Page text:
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The Underlying Theme Of Secrecy Ties Together The Victorian Era And The French Revolution In "A Tale Of Two Cities" By Charles Dickens

747 words - 3 pages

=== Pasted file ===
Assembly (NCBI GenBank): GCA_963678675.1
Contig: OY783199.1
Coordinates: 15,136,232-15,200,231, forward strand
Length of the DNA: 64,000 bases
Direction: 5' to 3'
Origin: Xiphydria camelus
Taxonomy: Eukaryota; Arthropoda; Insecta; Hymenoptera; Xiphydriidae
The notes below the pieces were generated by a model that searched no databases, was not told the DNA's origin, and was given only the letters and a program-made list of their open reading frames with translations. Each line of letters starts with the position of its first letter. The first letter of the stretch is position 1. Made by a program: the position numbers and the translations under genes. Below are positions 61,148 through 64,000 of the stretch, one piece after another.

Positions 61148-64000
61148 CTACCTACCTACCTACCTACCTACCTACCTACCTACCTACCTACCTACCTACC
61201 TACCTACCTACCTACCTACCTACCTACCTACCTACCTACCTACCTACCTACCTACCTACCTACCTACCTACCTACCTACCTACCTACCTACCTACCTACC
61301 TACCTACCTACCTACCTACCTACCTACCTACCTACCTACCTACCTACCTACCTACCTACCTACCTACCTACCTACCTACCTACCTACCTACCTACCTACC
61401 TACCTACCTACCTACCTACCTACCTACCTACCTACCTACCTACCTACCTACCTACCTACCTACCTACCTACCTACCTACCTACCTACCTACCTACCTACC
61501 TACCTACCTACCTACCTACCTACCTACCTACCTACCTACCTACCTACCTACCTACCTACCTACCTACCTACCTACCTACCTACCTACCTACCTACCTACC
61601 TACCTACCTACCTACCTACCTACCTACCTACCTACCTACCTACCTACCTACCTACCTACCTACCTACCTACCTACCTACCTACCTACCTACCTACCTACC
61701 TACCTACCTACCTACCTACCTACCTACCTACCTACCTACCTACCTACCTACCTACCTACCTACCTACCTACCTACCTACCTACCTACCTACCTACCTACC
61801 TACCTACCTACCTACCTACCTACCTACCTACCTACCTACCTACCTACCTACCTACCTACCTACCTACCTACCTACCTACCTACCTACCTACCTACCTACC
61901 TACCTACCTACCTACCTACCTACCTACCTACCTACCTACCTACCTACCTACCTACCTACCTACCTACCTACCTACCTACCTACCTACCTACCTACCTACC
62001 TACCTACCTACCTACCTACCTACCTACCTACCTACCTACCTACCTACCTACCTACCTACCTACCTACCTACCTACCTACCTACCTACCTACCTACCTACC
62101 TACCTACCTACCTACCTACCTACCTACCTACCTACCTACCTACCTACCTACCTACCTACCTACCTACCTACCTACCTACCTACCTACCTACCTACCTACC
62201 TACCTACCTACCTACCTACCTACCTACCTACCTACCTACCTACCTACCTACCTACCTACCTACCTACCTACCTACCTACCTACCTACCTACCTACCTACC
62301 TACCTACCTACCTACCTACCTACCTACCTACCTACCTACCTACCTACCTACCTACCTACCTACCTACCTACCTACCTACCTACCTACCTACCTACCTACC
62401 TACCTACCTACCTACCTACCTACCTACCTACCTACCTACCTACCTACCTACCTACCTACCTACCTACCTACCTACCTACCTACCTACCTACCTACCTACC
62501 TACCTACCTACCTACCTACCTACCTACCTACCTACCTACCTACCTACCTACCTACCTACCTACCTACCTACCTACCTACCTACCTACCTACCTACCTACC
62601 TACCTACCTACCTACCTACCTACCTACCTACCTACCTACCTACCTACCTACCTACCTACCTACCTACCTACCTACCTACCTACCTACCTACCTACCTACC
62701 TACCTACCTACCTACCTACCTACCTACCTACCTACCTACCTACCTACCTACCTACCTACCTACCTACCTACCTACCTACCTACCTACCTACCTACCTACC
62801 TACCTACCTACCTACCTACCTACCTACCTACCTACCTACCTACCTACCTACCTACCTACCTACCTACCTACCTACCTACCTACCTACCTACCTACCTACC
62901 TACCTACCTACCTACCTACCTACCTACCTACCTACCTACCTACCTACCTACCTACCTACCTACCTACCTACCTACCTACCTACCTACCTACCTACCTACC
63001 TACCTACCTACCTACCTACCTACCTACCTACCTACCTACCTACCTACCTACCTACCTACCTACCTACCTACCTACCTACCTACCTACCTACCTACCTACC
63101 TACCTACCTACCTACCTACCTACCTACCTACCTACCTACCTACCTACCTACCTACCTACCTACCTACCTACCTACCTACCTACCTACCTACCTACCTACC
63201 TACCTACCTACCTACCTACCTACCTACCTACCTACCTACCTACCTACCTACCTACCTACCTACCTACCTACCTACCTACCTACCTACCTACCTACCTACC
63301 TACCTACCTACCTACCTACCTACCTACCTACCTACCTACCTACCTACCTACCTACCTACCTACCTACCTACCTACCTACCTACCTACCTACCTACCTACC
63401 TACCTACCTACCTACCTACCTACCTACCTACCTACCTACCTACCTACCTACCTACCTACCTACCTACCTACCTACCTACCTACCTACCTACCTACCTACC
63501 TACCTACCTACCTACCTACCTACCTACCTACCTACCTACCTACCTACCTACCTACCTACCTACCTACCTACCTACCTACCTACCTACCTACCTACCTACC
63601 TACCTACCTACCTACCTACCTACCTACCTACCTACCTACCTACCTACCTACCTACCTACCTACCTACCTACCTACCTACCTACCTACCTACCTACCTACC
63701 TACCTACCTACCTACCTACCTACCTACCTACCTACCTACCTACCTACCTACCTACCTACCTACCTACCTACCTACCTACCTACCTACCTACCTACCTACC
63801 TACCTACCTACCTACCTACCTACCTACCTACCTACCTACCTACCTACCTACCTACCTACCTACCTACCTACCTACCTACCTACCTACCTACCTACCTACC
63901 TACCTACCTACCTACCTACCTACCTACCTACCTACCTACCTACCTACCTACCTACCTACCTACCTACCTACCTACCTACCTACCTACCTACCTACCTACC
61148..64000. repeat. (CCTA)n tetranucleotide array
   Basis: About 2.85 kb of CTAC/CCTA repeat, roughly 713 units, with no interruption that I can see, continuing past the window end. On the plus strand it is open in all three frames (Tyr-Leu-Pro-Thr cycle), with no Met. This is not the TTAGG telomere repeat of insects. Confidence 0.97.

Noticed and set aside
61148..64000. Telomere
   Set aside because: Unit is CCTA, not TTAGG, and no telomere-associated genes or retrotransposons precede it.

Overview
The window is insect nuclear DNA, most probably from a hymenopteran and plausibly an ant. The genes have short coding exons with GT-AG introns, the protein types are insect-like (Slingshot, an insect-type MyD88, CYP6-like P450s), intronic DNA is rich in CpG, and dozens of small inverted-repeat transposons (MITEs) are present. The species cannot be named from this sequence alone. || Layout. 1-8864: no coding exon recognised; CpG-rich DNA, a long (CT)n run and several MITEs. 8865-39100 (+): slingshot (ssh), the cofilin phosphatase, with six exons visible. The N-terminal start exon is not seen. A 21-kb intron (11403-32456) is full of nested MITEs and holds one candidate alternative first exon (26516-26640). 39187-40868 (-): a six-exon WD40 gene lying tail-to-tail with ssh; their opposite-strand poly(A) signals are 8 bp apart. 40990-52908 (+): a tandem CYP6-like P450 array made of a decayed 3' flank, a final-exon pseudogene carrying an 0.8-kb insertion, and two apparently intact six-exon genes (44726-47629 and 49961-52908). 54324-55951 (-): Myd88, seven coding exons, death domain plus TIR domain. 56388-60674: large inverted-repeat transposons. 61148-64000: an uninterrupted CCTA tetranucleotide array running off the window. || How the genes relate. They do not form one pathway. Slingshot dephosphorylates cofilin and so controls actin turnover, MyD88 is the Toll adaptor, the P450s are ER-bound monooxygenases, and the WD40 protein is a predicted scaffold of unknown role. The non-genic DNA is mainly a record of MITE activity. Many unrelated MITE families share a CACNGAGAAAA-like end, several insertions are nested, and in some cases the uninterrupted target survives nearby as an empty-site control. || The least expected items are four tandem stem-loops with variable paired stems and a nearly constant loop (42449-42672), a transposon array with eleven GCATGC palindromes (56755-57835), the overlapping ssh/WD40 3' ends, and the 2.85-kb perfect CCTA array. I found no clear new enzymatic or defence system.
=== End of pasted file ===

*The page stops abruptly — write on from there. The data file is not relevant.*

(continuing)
Just like any era that has shaped a nation, England went through a series of social changes when entering the Victorian Era. Along with these social changes came a tide of secrecy especially in regards to the building of unions. When the poor finally decided to cooperate and stand up for themselves, they did so in the shadows. Charles Dickens portrays this in his novel A Tale Of Two Cities when the poor were forced to operate in secret to revolt against the French nobles. His characters, the three Jacques and Madame Defarge symbolized the need for secrecy during that time. The poor that brought about the French Revolution had to work covertly just like the poor in Victorian England.The Victorian Era was a time of great industrial change. As the economy shifted from agriculture to industry, more and more people began working in factories. Children and women were forced to work long hours to support their families. Working conditions in mills and textile factories were poor, and mistreatment was common, so were poor wages. Working in such a polluted and disease ridden environment, workers often became ill. As the rich grew richer and the poverty increased, peasants began to dislike their position. However, according to "Industrial Arbitration, Equity, and Authority in England, 1800-1850" by James A. Jaffe, the Combination Acts passed in 1824 made trade unions, public strikes, requests for shorter hours, and better wages illegal. Although these acts were repealed the next year, repression of trade unions continued. The people's only hope was to discuss their desired changes in secret.In "A Tale of Two Cities", set in a time about a hundred years prior to the Victorian Era, Marie Antoinette, the queen at that time was ignorant and uncaring to the peasants causing an air of revolution. As time passed, the townsfolk takes matters into their own hands. In a secret society, men, many with code names secretly plotted to overthrow the nobles and everyone aristocratic. In the wine shop scene, the men greet each other as Jacques; not their real names. Monsieur Defarge, while seemingly the leader of all the revolutionaries actually answers to his wife Madame Defarge. Dickens writes:He looked to the spot where...

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